The start of a New Year usually inspires people to make resolutions. In fact, Forbes reports that around 44 percent of people say they’re likely or very likely to make a resolution this year. And that number is higher among young adults ages 18 to 34 – around 59 percent of whom plan to make a resolution. And around 19% of adults 55 and older are likely to make a resolution.1
About 30 percent of those folks want to improve their finances in 2024, and 85 percent of of them say they think their resolution will have a positive effect beyond just this year.
We have an idea that can both improve your finances and have a positive effect beyond just 2024: increase your retirement savings contributions and develop a formal, written retirement plan.
Fidelity reports that around 55 percent of Americans aren’t prepared to cover basic expenses in retirement – like housing, food and healthcare. But when they drilled down further into the data, they found it varied depending on generation. For example, Gen Y – or the millennial generation – is not currently on track to cover a majority of retirement expenses, whereas a majority of boomers are. But Fidelity reported that for Gen Y, boosting retirement savings contributions into plans like 401(k)s to 15 percent of their income could significantly increase their chances of being prepared for retirement.2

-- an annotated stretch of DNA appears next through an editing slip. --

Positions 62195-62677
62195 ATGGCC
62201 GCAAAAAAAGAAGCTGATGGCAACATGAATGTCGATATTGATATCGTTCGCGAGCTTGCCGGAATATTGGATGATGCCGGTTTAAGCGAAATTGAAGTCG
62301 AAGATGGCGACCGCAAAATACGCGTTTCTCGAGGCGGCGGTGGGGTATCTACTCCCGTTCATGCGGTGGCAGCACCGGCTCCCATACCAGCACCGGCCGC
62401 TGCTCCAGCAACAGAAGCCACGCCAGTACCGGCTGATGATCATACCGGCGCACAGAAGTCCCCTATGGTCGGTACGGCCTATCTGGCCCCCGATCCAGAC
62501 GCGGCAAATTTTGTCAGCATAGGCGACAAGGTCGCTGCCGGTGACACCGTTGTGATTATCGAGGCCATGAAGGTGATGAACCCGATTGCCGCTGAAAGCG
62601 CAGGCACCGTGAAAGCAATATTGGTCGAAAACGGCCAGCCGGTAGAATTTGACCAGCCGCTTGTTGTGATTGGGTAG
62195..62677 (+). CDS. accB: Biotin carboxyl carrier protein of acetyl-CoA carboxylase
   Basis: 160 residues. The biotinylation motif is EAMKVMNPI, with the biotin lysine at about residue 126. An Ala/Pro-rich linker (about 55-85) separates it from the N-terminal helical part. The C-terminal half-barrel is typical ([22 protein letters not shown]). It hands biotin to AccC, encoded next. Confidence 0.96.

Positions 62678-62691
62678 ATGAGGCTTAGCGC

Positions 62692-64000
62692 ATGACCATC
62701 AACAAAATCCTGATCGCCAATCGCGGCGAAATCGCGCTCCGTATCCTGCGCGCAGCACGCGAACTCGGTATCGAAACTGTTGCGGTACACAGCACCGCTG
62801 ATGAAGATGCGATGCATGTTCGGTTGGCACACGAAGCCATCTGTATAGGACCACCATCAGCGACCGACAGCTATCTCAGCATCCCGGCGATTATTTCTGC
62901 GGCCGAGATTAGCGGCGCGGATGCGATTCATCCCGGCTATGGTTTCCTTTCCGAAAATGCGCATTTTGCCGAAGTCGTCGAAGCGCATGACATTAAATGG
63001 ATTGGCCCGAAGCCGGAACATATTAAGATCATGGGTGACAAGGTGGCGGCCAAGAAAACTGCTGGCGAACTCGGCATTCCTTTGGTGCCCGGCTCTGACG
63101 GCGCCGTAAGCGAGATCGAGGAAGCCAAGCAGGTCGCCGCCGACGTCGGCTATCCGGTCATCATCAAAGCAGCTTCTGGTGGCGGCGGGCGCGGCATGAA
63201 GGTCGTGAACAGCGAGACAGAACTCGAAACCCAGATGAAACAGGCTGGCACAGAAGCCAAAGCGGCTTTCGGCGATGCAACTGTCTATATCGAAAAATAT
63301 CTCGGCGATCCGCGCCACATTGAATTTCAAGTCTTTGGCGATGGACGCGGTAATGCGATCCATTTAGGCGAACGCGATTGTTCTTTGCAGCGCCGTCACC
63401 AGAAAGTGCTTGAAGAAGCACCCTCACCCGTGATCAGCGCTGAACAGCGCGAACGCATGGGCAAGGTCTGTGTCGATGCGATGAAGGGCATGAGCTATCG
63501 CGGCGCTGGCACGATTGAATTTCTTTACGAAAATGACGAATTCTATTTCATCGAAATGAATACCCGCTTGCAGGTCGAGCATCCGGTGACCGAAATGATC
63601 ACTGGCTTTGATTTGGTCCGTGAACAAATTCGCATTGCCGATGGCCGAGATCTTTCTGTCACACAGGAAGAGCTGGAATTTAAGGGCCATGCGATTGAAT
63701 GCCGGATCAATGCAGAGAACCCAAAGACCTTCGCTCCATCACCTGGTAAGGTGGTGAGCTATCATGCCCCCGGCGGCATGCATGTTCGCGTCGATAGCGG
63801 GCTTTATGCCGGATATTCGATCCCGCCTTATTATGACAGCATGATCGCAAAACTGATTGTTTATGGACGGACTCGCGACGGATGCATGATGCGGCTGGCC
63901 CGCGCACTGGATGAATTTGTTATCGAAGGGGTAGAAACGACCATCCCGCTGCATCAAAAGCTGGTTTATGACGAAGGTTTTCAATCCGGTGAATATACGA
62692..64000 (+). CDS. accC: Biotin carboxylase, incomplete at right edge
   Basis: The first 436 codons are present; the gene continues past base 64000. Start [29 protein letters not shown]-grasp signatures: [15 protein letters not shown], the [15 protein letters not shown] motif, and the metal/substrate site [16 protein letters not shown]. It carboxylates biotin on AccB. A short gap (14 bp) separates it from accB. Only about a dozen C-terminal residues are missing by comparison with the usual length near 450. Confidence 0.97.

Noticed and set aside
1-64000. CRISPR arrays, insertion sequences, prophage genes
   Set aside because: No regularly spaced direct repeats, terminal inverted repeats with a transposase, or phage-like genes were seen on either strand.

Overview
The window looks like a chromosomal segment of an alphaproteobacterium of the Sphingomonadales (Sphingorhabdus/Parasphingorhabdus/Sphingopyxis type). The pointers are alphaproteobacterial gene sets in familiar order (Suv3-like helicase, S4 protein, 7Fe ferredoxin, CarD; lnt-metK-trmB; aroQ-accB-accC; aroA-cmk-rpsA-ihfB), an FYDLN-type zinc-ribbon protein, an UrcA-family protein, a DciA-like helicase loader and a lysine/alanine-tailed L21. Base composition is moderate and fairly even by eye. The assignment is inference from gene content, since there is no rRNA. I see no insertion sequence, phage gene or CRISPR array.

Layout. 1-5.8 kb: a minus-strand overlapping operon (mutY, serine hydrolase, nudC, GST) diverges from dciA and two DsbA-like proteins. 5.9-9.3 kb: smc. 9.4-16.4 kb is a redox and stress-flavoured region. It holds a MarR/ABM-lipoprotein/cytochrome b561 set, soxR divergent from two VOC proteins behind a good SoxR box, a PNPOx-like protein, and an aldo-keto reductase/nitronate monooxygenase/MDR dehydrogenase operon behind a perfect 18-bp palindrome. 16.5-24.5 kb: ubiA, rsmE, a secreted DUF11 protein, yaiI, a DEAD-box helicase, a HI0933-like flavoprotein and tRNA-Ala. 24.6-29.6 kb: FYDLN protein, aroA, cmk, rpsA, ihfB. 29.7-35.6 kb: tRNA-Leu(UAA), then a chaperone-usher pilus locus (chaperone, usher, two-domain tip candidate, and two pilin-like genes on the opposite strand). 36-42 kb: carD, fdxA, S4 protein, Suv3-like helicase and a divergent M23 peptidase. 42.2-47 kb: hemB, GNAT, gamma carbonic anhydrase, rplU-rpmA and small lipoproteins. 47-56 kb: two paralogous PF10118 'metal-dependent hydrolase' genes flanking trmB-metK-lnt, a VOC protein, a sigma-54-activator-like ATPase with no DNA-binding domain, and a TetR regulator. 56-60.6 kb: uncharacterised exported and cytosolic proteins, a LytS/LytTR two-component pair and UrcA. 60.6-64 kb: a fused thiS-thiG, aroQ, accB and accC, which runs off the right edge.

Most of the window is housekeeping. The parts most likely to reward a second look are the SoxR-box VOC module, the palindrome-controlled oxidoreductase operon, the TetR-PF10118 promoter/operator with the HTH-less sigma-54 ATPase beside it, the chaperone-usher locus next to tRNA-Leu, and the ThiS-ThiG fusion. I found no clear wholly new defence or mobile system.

Plus, the IRS has increased the contribution limits for individuals contributing to their 401(k) plans from $22,500 for 2023 to $23,000 for 2024.3 So the stars seem to be aligning to help you reach this financial resolution, which will likely have a positive effect beyond 2024. And it’s especially critical for millennials to work on a resolution like this.
In addition to boosting retirement savings, focus on having a formal written retirement plan in place as a resolution. LIMRA recently reported that only one in five retirees and non-retired workers have a formal written retirement plan.4 But it’s beneficial to have a written plan in place because it can actually help you boost retirement savings, PlanSponsor reported.5
PlanSponsor found that 52 percent of households with written plans save 10 percent (and sometimes more) of their income, whereas only 36 percent of households without written plans save that much.5
We can help you with both of these financial resolutions and identify what percentage of your income would be best to stash away for retirement. While many people use technology or apps to stay accountable, you have us to help you. Give us a call today and let’s get started!
We’re No Quitters!
During the pandemic, more than 50 million people in the U.S. quit their jobs to pursue better opportunities, according to Statista.6 People did so because they were looking for better pay, more opportunities for advancement and more respect, notes Pew Research Center.7